had it for about 8 years, and it was instrumental in me getting a lot of the
fashion photo production work I got in the first decade of my career as a
producer and location scout. Simply
saying “yes” instead of “no” or “er, ummmm…”
literally advanced my career by leaps and bounds and made me a pretty good
chunk of change in the years immediately following. Thanks again for the great advice Marc, and
the answer is always “yes!”
I would have
to say I took the same approach in terms of personal friendships as well. It seems that the goal of a lot of people is
to find and choose friends who are mirror images of themselves or damned close
to it. While I certainly agree that you
need to have something in common for an initial attraction, the rest of your
interests, personality traits, philosophical outlooks on life, etc. can be
considerably different. I always enjoyed
learning and discovering new interests and new ways of thinking from my
friends. For example, on the political
spectrum “Eric the libertarian” is a complete outlier in that
probably only 1% of people share my almost anarchist philosophy. The fact that 99% of my friends disagree with
me makes for a lot of really great fun in terms of kicking ideas around,
debating, mocking each other in good fun, etc.
And I equally enjoy both the mocking and being mocked! The only “risk” to being mocked is
one’s potentially fragile ego, and you need to get over whiny shit by age 15 at
the latest. As I recently discovered,
taking yourself too seriously is a definite waste of the precious little time
you really have in life, and you have no idea how much time that is actually
going to be!
On the social side of things, I’ve got friends who range from traditional mainstream religious monogamists to atheist polyamorous swingers. (If you’re lucky, I might decide to tell you more about them–wink!) I’ve got friends whose main interests revolve around outdoor stuff like camping, fishing, and building stuff with their own two hands to others who can’t change a tire on their car but speak several languages and read as many weird books as I do. I’ve got friends who are as into musical diversity and esoteric shit in the extreme (love my ZappaHead friends!), while others listen to musical garbage on the radio that would put me to sleep. But I can assure you that I have other things I love about my musically clueless friends, and we focus on that stuff instead and I occasionally mock their lack of musical knowledge or taste. It is pretty safe to say that if you don’t have a sense of humor (no matter how weird), then I probably won’t be a good friend for you! At the end of the day, I urge everyone to take a chance, say “yes” to something new, and remember that you only have one life to live. The only thing you have to fear is fear itself, so get out and dance, dammit!!!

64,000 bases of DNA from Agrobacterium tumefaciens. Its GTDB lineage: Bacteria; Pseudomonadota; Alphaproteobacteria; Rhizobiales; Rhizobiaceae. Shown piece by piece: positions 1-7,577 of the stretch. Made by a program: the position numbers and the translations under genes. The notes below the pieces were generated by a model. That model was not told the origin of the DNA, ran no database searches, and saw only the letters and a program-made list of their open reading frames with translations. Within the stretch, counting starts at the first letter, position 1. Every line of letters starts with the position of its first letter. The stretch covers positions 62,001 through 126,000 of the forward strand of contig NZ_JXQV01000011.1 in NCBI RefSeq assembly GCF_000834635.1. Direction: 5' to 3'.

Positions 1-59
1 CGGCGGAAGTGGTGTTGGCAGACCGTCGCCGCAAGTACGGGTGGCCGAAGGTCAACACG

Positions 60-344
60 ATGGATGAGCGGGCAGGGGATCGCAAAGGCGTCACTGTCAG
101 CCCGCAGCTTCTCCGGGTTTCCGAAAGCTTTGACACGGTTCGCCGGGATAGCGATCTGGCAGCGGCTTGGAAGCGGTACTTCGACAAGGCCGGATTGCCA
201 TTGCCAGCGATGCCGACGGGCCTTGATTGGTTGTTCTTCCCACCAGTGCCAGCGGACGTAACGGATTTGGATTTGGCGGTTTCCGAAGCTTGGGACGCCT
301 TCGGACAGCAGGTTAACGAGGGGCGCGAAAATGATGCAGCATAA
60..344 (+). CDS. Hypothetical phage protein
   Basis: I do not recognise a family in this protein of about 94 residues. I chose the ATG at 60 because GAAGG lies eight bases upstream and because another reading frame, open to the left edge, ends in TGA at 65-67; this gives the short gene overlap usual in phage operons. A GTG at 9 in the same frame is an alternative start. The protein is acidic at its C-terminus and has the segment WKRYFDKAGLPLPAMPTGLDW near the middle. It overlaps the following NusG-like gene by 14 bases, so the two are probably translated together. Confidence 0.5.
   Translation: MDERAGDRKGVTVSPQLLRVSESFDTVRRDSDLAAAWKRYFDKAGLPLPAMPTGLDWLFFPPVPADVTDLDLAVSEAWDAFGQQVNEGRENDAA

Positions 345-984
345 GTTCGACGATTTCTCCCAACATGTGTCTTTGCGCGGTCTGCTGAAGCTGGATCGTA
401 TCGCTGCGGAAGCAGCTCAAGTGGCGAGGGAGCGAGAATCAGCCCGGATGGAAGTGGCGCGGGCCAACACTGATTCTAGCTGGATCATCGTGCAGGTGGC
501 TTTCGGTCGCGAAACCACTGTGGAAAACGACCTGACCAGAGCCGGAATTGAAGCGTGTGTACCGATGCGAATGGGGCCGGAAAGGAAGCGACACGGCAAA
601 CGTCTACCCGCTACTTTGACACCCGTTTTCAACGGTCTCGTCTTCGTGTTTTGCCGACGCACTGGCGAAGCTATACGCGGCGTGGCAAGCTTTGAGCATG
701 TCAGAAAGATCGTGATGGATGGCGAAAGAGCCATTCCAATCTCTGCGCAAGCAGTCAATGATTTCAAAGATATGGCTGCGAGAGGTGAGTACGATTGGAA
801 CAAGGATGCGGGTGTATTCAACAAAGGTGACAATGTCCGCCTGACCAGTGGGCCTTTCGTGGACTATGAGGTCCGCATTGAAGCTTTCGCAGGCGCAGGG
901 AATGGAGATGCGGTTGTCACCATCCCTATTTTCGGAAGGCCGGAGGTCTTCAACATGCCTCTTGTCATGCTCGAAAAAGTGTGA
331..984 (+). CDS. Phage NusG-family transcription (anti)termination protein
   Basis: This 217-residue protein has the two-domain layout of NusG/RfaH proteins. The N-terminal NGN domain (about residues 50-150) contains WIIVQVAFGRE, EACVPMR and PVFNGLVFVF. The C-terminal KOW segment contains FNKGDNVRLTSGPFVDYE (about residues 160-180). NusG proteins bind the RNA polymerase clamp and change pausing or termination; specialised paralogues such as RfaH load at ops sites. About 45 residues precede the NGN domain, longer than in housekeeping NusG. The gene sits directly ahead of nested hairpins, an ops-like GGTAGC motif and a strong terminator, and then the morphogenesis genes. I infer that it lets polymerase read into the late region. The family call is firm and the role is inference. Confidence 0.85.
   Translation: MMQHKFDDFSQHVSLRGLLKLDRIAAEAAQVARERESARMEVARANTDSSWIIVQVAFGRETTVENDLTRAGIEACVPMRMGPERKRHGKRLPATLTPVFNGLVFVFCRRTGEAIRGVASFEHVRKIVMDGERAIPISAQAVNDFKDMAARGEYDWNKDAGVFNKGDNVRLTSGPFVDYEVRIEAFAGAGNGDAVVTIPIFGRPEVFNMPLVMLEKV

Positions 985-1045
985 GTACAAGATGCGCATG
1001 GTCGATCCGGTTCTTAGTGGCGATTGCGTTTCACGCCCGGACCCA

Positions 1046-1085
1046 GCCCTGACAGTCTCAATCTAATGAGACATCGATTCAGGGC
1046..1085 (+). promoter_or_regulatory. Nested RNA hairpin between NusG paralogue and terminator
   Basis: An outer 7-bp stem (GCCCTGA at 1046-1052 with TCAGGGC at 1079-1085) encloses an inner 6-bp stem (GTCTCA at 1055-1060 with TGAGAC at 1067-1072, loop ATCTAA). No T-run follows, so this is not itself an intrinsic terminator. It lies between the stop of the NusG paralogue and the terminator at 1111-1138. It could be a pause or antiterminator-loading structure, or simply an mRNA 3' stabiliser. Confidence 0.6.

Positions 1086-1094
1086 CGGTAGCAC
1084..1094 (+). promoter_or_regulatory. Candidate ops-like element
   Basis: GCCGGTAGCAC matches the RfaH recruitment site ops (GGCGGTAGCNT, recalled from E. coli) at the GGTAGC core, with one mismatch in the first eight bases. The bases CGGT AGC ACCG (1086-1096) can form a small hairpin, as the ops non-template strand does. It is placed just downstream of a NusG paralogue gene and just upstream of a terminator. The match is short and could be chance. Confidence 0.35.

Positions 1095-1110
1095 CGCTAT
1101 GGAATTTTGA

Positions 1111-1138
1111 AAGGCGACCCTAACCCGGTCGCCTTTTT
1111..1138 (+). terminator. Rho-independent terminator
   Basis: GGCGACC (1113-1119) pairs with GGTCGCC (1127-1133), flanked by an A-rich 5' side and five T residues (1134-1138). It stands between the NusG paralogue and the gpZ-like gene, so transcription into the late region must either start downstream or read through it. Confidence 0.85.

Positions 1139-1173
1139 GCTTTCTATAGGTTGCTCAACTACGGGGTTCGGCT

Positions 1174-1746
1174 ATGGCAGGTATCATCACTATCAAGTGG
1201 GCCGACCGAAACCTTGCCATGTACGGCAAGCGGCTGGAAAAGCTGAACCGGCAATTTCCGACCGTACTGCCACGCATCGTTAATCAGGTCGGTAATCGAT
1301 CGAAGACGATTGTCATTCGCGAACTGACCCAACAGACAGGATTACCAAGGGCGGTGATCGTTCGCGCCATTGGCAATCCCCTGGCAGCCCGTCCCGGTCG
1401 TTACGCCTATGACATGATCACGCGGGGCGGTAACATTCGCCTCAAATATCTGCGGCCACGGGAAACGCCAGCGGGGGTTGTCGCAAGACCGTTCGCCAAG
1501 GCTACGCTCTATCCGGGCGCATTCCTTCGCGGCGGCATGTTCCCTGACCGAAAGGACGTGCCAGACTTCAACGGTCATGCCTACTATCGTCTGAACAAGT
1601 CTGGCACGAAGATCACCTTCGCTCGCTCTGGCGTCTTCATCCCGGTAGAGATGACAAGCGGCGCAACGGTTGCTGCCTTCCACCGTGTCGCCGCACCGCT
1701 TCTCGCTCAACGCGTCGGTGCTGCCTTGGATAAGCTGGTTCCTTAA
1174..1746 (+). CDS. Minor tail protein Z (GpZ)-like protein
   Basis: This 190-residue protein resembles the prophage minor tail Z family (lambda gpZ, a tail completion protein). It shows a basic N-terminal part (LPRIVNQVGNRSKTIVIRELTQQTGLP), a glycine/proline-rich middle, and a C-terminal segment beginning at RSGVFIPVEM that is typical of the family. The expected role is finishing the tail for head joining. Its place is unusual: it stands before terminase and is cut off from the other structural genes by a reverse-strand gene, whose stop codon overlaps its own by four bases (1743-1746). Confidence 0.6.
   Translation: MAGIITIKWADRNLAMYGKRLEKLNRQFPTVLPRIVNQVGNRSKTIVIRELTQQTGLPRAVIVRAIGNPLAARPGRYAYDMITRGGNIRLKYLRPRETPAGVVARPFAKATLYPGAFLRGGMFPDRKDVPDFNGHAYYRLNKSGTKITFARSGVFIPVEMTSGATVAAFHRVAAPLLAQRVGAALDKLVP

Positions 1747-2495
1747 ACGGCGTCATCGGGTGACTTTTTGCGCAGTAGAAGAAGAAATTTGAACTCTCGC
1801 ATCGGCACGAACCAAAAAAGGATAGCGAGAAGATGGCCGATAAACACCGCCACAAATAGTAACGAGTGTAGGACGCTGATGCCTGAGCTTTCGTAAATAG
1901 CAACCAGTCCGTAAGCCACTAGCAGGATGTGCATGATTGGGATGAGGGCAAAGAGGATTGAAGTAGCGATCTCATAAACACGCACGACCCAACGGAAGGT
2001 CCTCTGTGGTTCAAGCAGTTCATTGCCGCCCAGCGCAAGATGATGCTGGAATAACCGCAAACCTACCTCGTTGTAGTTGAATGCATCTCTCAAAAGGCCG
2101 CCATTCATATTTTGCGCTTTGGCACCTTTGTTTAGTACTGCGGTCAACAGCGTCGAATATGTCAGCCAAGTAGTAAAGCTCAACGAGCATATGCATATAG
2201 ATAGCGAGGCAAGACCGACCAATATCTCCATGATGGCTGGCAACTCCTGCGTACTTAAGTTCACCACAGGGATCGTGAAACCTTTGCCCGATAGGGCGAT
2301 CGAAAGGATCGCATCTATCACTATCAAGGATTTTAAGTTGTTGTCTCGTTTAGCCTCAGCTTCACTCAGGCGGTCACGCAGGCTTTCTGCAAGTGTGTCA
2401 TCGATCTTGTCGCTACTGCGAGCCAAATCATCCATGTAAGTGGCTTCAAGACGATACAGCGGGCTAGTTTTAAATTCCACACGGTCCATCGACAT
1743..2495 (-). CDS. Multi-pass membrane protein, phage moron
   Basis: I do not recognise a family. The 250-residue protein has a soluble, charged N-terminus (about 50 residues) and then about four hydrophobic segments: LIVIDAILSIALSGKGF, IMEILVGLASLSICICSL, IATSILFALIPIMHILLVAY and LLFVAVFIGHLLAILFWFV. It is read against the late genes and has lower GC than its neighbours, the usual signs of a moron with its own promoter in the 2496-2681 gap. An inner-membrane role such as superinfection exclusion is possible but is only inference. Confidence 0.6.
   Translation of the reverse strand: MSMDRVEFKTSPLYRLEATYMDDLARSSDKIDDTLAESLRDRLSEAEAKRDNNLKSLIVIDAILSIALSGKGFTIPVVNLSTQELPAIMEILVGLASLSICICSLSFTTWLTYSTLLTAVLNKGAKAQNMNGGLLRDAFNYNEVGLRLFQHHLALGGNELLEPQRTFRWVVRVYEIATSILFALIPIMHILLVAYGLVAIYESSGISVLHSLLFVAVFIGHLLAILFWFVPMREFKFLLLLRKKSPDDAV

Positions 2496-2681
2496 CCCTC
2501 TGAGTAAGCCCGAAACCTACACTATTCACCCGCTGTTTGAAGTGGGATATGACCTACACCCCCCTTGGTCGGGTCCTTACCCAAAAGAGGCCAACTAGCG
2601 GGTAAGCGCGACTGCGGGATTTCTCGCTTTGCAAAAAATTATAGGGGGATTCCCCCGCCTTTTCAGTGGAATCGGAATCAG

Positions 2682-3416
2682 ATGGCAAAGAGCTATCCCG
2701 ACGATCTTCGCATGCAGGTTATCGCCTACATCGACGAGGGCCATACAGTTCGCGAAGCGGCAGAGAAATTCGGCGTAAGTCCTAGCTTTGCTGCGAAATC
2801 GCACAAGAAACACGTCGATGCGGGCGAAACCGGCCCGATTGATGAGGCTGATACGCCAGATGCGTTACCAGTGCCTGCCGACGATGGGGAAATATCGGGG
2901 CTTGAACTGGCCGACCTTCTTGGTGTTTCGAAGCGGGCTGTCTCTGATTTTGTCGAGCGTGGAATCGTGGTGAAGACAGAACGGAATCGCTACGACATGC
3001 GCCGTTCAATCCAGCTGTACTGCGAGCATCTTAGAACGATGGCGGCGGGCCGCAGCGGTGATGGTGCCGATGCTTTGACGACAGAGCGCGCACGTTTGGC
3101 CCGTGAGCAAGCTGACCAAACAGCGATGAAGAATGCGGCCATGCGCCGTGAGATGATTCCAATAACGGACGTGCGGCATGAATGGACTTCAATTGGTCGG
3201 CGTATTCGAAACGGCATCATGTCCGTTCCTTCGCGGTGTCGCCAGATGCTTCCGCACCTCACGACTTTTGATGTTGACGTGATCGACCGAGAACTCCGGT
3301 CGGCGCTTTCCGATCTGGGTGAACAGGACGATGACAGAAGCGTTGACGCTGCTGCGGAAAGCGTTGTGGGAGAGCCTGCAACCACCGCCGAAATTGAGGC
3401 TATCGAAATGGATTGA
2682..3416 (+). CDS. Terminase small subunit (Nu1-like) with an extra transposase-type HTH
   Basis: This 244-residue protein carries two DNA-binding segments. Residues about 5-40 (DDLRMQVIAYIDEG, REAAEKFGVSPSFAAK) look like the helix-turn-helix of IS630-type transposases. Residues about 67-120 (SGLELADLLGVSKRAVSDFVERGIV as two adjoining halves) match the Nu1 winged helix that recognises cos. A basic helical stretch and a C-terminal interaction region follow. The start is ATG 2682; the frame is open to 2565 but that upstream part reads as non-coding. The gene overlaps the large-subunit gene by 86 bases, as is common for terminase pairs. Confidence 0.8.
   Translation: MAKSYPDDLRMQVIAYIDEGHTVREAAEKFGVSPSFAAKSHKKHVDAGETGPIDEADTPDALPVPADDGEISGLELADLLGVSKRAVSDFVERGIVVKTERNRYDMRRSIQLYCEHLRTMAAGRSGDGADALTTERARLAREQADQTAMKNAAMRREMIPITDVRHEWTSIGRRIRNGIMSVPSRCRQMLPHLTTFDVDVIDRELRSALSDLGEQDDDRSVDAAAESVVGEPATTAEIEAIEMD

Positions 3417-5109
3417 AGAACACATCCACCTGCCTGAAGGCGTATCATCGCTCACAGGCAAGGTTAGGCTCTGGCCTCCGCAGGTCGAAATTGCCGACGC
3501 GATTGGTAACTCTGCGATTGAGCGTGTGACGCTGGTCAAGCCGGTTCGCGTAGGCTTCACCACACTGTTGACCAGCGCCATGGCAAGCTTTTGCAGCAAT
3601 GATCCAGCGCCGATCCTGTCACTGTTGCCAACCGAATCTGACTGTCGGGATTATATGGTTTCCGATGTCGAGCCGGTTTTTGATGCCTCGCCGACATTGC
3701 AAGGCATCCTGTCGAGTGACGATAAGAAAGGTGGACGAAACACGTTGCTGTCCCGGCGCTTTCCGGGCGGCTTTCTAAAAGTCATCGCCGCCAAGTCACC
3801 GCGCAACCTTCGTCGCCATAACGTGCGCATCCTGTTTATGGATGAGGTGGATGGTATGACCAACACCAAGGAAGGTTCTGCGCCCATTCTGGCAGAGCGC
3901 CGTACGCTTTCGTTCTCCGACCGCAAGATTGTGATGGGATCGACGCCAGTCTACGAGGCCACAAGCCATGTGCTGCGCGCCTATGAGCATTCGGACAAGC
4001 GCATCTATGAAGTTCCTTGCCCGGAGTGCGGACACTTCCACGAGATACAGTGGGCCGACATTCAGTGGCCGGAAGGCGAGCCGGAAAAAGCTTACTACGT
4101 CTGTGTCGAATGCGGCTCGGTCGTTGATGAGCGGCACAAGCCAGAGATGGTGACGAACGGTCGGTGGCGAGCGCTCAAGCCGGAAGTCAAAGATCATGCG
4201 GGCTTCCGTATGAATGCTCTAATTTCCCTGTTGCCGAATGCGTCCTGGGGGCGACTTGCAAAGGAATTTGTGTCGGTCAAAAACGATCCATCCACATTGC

One of the more interesting bands I played in was a political parody band called “The Cartridge Family.” It came together around 1999 when a group of pro-gun types got together for the purpose of political activism during the 2000 election season. It was a mixture of conservatives and libertarians (and to be perfectly clear–I’M ONE OF THE LIBERTARIANS, AND I’M NOT A RED TEAM REPUBLICAN!!! See the memes below…) who agreed that the right to self-defense and the personal ownership of firearms was a legitimate freedom, and we had several meetings to strategize various protests, articles, political action, etc. that might draw attention to the right to keep and bear arms (known to us as “RKBA!”). There was no initial intention of forming a band, but there were some clever people in the group who oddly enough had some parody song ideas written down and even a verse and chorus or two.
As you know, I had played in many bands before and found this idea very intriguing to say the least, and so did a few of the other political activist guys who played or sang. Please don’t hold me to the actual details of how we ended up with the actual band, but after a few political meetings, Craig, Alan, Bob and I ended up forming an actual political protest band and began rehearsing. To keep things simple (OK—We were old and lazy or at least Alan was—Hahahahaha!!) and in the musical vein of the protest bands of the 1960s (think Dylan, Arlo Guthrie, etc.), Alan and I were the acoustic guitar players, and all four of us sang. Our plan was also to be mobile enough that we could show up at political rallies, street protests or almost anywhere else at a moment’s notice and perform with no need for power or piles of equipment.